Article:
Released on September 22, 2017 (Double Dragon Records)
Back in the early ’90s, it was quite the task to find decent bands worth listening too. All the major labels had moved on from hairspray and good times to make way for flannel and oppression. In 1993, Virgin Records would release an album by a Birmingham band called Brother Cane. A refreshing change of pace for what was currently being played on the radio. There would be a few other bands that also come to mind that fit in the same mold as Brother Cane. Who remembers Cry of Love and The Screamin Cheetah Wheelies?
Regardless, Brother Cane’s Self–Titled would change my life. This became the soundtrack of the times for me. I recall seeing the band in 1994 at the RPM club in Toronto, Ontario, Canada. I was a young 20 something, standing in the front row taking in the talents of this young band. I still have the guitar pick that got thrown at me on this night. The words “Brother Cane” are still faintly visible on the yellow Tortex pick. At the time, Brother Cane singer Damon Johnson had quickly become my new hero. Johnson was the total package — great voice, killer guitarist and amazing songwriter. I was mesmerized by what this man had to offer musically. This album had such an impact on me that when I pass on, the song “The Road” is what I want played at my funeral. That song sums up what life is to me.
As the ’90s would pass by, Brother Cane would release two more albums, 1995’s Seeds and 1997’s Wishpool. In these years, Brother Cane would frequent Canada many times. On the Seeds tour, the band would once again grace the RPM club. That would be the summer of 1995. In the winter of 1996, Brother Cane would be back for a small Canadian tour. It would be the first date of the tour at Toronto’s Lee’s Palace on Bloor Street, a seedy little dive that still remains today, that I would finally have the chance to meet my hero. I was shaking as I made my way towards Johnson. It would turn out that I had nothing to worry about. Johnson was such a nice guy. We chatted briefly and I would venture home a happy man. Two days later, I was back to see the band again as my girlfriend and I made our way to London, Ontario, Canada to see the band on a very cold winter’s evening at a cool bar called Call The Office.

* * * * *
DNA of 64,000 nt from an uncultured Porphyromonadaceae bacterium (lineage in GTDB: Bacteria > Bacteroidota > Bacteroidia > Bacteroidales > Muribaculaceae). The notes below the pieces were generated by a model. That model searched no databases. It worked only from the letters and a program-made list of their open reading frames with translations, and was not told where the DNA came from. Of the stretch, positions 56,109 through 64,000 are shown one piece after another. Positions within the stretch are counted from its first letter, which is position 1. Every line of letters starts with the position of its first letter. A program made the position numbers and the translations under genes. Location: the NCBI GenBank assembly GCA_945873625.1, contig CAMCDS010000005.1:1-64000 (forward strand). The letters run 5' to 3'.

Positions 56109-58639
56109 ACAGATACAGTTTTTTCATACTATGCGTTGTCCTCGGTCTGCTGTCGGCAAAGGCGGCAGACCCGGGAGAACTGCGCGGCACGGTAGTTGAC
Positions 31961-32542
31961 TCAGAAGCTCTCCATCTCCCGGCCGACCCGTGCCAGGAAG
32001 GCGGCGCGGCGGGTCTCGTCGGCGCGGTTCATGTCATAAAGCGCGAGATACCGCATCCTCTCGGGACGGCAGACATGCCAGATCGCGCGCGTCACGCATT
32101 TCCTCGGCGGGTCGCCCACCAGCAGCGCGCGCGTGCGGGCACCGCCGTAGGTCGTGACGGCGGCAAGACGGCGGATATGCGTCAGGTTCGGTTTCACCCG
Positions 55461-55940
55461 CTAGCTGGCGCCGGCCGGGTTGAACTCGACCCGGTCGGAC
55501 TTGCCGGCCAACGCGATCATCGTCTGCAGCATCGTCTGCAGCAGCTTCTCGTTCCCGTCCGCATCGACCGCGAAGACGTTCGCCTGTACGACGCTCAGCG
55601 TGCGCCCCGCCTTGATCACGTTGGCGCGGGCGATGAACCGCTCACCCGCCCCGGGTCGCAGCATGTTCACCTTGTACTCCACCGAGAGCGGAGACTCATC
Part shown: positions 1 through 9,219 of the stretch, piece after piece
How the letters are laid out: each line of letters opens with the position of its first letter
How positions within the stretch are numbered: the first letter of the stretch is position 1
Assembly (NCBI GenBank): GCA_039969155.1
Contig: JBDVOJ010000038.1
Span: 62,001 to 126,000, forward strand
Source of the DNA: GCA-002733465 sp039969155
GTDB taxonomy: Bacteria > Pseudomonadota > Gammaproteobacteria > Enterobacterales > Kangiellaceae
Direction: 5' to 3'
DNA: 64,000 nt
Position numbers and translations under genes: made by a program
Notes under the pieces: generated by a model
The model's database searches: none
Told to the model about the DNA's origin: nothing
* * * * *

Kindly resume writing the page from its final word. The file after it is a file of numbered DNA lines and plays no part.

Brother Cane would come to Toronto once again two years later to Lee’s Palace on the Wishpool tour. It was this show that really still stands out in my mind. Just as this show ended, a fight would break out in the bar. To make a long story short, a local off duty police officer would end up punching out the gentleman who was causing all the trouble. As my girlfriend (a different girl from two years prior I am sorry to say) made our way out the doors of the club, there was Johnson standing outside by the band’s bus. Some people had congregated around him. As the people dispersed, I struck up a conversation with Johnson. Not sure that he remembered me from our previous meeting two years prior, but regardless Johnson and myself must have talked for an hour outside the club. What a thrill that was, right?
Let’s fast forward about eight years — Johnson is now the co-guitarist with the Alice Cooper band. We would meet again. Johnson of course remembered me from that crazy night at Lee’s Palace. In the next year, our paths would cross three to four more times. One meeting that may seem bizarre was at a Toronto Blue Jays game. The Alice Cooper band was on a small Ontario, Canada tour. On the off night, they would take in the Blue Jays/Angels game. As I was walking the concourse, I would see Cooper drummer Eric Singer. I kept walking. As I came to the concession stand on the third base side, there was Johnson, with co guitarist Keri Kelli and bassist Chuck Garric. I quickly approached Johnson, “Hey Damon, it’s Tyson!” He jerked back and responded, “Hey man, what are you doing here? Oh my God. Wait till I tell Lynda (Johnson’s wife) I ran into you here!” For those reading, this will give you an indication of how great of a guy Johnson is. It was at this time that Johnson made sure to introduce me to Kelli and Garric. Something that he really didn’t have to do, but because he is such a gentleman it was the only natural thing for him to do.